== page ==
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Border & Immigration

SB 1070 Back In Court

SB 1070 Injunction
Civil rights advocates are seeking a new preliminary injunction to prevent the heart of Arizona’s controversial immigration law from taking effect.

More stories, documents & multimedia on the controversial Arizona anti-immigration law.

Arizona’s immigration law, SB 1070, is back in court on Tuesday morning. A coalition of civil rights groups is trying to block the so-called “show me your papers” provision from taking effect.

The provision, Section 2B, is often called the heart of Arizona’s controversial law.


It says if police are enforcing other laws, and they come across people they suspect are in the country illegally, they must check their immigration status.

Two years ago federal District Judge Susan Bolton blocked that provision of the law, among others, from taking effect while the case was litigated. In June, the U.S. Supreme Court struck down three provisions because they preempted federal law, but found that Section 2B could go into effect.

That hasn’t happened yet because now a coalition against the law is raising new challenges, including civil rights claims. Opponents of the law say Section 2B will result in racial profiling and prolonged detentions.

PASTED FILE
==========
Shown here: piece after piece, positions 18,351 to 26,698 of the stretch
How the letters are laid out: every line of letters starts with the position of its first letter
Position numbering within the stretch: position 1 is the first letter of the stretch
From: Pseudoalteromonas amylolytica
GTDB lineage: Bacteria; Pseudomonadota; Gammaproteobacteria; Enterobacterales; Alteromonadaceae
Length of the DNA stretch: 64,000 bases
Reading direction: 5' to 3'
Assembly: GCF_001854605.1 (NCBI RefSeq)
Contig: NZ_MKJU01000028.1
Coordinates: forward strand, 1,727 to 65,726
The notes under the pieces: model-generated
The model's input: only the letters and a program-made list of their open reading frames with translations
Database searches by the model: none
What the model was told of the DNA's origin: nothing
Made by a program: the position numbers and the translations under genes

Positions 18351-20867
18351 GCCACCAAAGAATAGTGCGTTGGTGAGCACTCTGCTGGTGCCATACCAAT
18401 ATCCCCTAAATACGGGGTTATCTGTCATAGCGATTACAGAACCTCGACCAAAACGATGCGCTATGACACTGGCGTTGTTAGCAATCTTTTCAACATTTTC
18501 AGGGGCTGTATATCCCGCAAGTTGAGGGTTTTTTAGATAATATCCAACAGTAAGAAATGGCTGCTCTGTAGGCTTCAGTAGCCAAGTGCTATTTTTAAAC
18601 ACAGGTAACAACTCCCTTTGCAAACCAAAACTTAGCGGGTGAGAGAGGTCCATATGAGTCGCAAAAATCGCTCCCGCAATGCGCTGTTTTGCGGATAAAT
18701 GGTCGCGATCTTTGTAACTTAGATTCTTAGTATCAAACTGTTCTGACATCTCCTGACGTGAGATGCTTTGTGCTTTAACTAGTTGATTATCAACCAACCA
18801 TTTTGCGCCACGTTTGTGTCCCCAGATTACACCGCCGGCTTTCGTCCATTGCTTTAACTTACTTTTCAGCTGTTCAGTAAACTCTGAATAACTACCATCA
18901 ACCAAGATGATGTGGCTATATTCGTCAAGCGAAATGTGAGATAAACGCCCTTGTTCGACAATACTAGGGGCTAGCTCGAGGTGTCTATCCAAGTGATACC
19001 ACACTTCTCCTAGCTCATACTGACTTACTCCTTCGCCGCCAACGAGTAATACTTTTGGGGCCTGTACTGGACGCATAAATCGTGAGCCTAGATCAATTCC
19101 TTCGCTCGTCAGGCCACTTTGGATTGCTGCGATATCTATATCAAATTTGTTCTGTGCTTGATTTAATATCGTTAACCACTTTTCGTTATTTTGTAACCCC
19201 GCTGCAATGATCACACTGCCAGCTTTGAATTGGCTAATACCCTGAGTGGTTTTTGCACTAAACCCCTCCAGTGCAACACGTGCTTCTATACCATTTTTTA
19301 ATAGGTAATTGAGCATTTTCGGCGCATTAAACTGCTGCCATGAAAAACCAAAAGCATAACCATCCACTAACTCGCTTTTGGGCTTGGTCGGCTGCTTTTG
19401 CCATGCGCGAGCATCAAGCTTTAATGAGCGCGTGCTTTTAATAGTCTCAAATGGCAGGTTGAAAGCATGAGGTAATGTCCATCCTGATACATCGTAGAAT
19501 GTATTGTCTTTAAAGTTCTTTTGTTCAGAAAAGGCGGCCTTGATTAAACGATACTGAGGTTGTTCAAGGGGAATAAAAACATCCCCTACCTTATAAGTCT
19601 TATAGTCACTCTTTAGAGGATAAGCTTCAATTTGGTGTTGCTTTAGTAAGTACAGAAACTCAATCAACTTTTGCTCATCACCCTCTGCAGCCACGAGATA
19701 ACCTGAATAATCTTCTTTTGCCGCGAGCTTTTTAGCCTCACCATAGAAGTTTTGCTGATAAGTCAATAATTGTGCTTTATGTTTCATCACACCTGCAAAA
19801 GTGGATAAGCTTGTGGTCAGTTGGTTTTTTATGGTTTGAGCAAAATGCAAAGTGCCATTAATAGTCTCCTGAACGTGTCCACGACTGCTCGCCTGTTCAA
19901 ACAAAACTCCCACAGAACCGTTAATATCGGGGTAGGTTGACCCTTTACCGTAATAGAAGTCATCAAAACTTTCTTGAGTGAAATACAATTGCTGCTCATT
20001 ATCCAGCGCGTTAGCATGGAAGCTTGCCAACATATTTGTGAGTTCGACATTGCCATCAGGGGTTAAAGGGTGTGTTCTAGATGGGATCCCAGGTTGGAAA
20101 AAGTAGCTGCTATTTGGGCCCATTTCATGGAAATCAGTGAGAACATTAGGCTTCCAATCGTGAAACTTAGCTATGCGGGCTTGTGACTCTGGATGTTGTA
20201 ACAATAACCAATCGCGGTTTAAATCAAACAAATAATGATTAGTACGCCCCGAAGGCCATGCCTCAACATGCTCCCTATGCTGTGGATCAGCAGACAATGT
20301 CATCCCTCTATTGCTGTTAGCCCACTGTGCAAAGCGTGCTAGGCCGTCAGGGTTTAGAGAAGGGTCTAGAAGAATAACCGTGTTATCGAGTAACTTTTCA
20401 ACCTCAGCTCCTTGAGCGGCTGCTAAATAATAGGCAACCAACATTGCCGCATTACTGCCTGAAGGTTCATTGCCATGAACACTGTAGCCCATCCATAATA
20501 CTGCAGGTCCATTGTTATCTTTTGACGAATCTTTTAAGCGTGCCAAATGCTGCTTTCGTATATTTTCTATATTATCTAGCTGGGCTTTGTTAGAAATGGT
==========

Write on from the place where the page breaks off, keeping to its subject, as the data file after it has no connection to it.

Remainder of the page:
In addition, the civil rights coalition is asking Bolton to block another provision of the law that would make it a state crime to harbor or transport an unauthorized immigrant. That provision was not before the Supreme Court.

Attorneys from both sides will give oral arguments to Bolton in federal district court in downtown Phoenix on Tuesday morning.


Meanwhile, federal courts in other parts of the country are grappling with the impact of the U.S. Supreme Court's ruling in USA vs. Arizona on other state immigration laws.

On Monday the Eleventh Circuit Court of Appeals released its ruling that Georgia's version of the "show me your papers" provision could be implemented, and a similar provision in the Alabama law could remain in effect.

The federal appeals court ruled other provisions of the states' laws should be blocked, including the section of the Georgia law that would have criminalized harboring an unauthorized immigrant.